Merging is used to reach portals to Lorule and to traverse all the areas of the two overworlds. Nearly every side quest requires extensive use of Merging, and if you are ever stuck in a dungeon a good rule of thumb is “have you tried Merging?” Merging lets you explore the outside walls of dungeons, find hidden back doors to houses, and dodge enemy attacks. It’s an ability that rewards clever players; you will feel smart every time you find a hidden treasure by walking along a random wall or jumping out of a wall at the right moment.
A lot of those hidden treasures are chests full of money and for good reason. In another departure from the rest of the series, all of the key items are purchased from a shop. You won’t find the Hookshot in a fancy chest halfway through the dungeon; you’ll find it in a shop near the beginning of the game.
Early in your adventure, you meet Ravio, a man wearing an awesome purple bunny outfit, and he sets up a shop inside your house. Initially, he only offers to rent items out to you. His entire stock is available from the very beginning, so if you have the cash, you can rent out all of your favorite classic Zelda items from the get-go. But there’s a catch: if you die, Ravio’s bird-like friend Sheerow will take back all of the items you rented, forcing you to pay to rent them again.
Eventually, Ravio offers to let you buy items permanently, so losing all of your items when you die is mostly a concern for the first third of the game. But having access to all of these key items means that, with a few exceptions, the entire world is open to you. If you find a place you cannot reach, it’s usually not because you need to progress further through the story. Instead, you simply need to pay for the right item.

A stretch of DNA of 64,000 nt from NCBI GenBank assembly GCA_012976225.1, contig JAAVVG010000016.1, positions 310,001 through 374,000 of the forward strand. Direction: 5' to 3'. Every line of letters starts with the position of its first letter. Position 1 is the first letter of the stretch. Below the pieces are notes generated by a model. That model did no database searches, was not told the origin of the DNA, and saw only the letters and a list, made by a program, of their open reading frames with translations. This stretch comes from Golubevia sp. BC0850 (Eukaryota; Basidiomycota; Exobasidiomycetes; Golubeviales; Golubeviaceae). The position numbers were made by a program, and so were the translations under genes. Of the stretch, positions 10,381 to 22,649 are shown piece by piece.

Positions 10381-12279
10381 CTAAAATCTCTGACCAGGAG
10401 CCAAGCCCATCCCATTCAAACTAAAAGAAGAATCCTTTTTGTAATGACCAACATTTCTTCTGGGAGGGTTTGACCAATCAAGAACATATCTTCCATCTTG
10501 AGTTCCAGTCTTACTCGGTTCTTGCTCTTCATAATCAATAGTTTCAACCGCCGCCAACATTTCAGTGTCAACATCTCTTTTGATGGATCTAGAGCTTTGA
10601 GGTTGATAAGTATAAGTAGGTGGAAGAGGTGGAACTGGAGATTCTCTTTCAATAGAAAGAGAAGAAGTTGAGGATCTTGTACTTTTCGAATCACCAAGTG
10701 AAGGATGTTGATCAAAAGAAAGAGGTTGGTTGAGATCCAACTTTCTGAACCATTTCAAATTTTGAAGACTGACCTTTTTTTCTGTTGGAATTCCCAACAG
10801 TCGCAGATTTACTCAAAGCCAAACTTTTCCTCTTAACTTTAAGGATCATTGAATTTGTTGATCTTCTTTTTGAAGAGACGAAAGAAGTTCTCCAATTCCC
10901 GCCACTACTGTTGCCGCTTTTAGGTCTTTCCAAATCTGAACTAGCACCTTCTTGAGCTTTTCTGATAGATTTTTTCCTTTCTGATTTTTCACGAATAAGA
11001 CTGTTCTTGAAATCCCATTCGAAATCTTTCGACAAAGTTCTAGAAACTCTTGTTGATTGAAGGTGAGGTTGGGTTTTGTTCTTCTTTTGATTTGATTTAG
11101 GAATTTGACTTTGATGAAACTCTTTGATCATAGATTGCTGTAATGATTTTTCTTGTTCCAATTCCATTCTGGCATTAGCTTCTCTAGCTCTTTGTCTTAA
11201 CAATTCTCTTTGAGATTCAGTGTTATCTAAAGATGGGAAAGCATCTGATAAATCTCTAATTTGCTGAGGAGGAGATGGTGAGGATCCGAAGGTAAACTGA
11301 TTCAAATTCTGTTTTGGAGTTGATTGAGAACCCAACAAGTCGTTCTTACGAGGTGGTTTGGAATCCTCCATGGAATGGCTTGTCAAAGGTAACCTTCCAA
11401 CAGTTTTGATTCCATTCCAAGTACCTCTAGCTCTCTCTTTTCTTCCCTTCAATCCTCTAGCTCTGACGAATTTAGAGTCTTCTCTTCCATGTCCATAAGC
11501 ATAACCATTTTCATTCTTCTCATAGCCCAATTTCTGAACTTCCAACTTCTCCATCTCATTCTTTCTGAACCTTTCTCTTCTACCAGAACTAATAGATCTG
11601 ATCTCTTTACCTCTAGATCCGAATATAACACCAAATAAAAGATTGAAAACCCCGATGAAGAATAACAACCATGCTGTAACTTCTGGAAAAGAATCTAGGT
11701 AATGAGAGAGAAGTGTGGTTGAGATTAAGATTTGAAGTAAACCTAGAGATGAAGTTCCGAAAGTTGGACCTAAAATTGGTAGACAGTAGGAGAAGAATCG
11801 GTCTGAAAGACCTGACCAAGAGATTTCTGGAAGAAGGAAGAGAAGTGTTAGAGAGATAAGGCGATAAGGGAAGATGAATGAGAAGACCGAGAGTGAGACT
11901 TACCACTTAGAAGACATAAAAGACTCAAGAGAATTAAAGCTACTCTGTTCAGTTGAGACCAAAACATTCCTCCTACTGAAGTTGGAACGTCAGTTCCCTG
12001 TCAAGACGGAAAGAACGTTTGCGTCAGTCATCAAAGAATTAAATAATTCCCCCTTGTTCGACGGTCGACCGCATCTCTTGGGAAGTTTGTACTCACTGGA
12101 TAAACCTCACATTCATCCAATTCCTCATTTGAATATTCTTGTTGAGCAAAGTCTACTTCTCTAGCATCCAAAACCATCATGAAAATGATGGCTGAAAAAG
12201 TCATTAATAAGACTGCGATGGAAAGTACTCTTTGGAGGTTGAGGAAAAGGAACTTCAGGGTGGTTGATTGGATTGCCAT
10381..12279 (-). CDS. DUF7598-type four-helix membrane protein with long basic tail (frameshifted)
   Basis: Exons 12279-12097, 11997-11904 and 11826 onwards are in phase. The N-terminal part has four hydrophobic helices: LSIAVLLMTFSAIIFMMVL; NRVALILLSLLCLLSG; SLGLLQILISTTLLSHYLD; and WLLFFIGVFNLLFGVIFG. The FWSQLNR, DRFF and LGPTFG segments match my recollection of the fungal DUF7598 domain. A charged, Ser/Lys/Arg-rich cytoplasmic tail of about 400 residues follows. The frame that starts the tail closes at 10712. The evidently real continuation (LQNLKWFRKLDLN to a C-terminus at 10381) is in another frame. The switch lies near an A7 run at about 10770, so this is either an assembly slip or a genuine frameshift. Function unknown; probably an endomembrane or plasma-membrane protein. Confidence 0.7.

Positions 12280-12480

This is where the comparisons to Breath of the Wild begin. Because you can access nearly every item from the beginning, you can also access the entire overworld, and that means you can access all the dungeons. Make no mistake: A Link Between Worlds does not offer you as much freedom as Breath of the Wild. There are still a few dungeons that are prerequisites for others to keep the story making sense, and there is no option to challenge yourself and jump straight into the final boss from the beginning. Still, you can feel how the Zelda developers were experimenting with giving players more freedom. In that way, A Link Between Worlds sometimes feels like a stepping stone to the more free nature of Breath of the Wild. The developers were not quite ready to throw out the whole playbook, but they were rewriting it a piece at a time.
However, this new freedom to complete dungeons in any order comes at a price. It is common to describe Zelda-style dungeons as puzzle boxes that require the use of a specific item found inside the dungeon. A Link Between Worlds still follows this design except that the item is not inside; you have to bring it with you. The developers did not leave any room for error. Early dungeons have signs outside the front door telling you exactly what item you need. Later dungeons are a little more subtle; they are impossible to enter unless you have the right item equipped. For example, the Dark Palace has a large cracked rock blocking the entrances, so you know immediately that this is “the bomb dungeon.”
The dungeon designs suffer because of this decision. While the puzzles and enemy encounters are as well designed as in any other Zelda game, you already know the solution before you arrive. The dungeons are laser focused on Merging and the single key item you brought with you. Bringing the Tornado Rod to the Tower of Hera dungeon will make enemies easier, but you never need it to solve the puzzles. There are still some “ah-ha” moments when you solve a tricky puzzle, but it’s more about executing the solution properly and less about figuring out what to do.